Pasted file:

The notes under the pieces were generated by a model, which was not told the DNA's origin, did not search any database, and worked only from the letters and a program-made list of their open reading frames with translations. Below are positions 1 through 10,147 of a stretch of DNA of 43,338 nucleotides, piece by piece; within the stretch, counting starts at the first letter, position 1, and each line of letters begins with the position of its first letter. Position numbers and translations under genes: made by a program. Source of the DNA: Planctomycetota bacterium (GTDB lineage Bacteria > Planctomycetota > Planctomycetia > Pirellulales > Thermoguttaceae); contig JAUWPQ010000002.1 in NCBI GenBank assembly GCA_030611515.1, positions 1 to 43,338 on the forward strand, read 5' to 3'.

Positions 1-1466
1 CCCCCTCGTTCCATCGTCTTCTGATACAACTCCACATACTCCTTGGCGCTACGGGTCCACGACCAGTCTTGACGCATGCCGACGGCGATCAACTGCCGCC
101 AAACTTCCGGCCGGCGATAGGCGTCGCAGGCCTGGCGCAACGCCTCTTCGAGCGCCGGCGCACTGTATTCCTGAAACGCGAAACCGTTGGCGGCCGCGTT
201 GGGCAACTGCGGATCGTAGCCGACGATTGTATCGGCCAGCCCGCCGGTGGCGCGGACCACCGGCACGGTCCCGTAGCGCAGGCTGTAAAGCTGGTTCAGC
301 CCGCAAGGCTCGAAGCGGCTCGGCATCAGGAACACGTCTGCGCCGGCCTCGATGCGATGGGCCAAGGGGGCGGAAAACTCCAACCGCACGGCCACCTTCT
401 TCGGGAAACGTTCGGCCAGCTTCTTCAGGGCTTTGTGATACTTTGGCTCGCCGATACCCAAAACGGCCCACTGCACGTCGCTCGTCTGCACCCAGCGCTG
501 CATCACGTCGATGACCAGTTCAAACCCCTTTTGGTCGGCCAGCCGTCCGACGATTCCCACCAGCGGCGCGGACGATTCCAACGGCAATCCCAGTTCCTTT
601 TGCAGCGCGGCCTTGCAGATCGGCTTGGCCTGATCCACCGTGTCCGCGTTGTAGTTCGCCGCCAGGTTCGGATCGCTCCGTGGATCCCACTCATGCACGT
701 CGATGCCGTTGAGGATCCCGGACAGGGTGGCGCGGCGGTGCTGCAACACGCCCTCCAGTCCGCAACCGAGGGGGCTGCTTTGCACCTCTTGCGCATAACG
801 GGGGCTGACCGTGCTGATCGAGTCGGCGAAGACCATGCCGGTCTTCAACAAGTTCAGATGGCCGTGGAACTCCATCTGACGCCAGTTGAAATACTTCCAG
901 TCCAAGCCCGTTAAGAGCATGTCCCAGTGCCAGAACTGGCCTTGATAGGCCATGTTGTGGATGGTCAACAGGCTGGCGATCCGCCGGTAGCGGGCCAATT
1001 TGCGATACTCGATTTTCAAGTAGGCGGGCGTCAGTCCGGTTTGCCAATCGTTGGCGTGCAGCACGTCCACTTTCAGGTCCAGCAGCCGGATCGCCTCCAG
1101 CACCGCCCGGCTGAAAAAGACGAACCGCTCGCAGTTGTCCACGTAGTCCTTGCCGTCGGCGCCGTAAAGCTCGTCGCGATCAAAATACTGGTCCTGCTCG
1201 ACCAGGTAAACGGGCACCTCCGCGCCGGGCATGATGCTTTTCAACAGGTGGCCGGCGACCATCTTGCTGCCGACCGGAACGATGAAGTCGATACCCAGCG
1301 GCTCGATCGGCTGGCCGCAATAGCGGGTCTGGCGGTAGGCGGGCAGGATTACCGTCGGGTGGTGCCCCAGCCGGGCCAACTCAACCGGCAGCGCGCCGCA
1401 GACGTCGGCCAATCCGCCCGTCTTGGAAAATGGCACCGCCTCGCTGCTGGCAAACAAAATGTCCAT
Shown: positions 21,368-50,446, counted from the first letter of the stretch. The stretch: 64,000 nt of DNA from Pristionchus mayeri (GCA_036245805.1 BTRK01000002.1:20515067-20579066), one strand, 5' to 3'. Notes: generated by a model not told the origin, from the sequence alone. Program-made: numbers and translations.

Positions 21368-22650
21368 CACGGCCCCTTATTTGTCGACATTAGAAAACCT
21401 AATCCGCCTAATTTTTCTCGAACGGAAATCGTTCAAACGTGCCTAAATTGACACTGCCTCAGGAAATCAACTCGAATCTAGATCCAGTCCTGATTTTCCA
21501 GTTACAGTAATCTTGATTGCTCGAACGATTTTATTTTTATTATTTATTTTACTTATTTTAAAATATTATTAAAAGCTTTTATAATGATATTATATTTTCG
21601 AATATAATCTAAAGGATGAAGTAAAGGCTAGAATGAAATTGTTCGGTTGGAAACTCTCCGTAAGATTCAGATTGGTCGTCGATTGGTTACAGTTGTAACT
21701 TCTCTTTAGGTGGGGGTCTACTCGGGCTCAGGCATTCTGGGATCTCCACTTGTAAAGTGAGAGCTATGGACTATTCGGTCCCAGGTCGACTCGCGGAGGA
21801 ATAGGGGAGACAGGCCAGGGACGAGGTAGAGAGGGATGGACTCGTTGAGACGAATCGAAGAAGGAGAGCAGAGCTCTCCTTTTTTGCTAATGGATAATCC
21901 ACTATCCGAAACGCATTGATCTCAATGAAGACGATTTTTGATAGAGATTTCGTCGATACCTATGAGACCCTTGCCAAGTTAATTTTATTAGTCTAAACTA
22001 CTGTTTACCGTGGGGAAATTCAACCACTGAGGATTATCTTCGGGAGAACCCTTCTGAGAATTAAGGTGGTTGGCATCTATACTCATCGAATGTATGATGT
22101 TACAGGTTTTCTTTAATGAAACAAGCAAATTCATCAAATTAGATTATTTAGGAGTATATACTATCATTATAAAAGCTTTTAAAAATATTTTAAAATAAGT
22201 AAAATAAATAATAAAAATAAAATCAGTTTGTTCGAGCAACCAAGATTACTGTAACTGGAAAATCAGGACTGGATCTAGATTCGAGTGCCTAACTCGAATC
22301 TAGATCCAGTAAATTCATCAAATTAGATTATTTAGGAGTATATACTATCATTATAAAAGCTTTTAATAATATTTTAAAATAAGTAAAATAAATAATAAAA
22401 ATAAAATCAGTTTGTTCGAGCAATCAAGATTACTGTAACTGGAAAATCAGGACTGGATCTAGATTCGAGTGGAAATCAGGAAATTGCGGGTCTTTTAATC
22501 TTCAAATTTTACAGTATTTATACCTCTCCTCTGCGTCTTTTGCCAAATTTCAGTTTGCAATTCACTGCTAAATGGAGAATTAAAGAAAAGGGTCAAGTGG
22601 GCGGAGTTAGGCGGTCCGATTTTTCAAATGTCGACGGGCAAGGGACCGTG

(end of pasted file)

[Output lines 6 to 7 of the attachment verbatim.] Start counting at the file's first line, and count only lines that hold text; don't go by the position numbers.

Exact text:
301 CCGCAAGGCTCGAAGCGGCTCGGCATCAGGAACACGTCTGCGCCGGCCTCGATGCGATGGGCCAAGGGGGCGGAAAACTCCAACCGCACGGCCACCTTCT
401 TCGGGAAACGTTCGGCCAGCTTCTTCAGGGCTTTGTGATACTTTGGCTCGCCGATACCCAAAACGGCCCACTGCACGTCGCTCGTCTGCACCCAGCGCTG